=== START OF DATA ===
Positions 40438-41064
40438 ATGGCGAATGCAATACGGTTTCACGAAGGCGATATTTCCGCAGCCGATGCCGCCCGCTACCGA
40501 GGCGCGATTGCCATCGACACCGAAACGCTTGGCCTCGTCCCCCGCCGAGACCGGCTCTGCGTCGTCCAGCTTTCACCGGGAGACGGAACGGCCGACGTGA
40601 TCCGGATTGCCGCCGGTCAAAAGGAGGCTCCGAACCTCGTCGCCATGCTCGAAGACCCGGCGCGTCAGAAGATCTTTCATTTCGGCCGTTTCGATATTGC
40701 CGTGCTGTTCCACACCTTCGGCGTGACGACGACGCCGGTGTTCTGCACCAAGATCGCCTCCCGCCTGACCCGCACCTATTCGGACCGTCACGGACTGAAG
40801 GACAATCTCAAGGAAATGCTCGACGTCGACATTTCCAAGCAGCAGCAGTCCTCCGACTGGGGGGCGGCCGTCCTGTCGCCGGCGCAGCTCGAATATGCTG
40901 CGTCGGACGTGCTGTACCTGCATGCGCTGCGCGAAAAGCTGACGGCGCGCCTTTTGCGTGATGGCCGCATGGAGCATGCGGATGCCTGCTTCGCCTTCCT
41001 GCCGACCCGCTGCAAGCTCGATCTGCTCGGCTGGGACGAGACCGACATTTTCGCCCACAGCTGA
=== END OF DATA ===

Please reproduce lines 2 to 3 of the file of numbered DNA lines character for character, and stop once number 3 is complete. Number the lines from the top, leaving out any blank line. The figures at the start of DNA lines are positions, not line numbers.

40438 ATGGCGAATGCAATACGGTTTCACGAAGGCGATATTTCCGCAGCCGATGCCGCCCGCTACCGA
40501 GGCGCGATTGCCATCGACACCGAAACGCTTGGCCTCGTCCCCCGCCGAGACCGGCTCTGCGTCGTCCAGCTTTCACCGGGAGACGGAACGGCCGACGTGA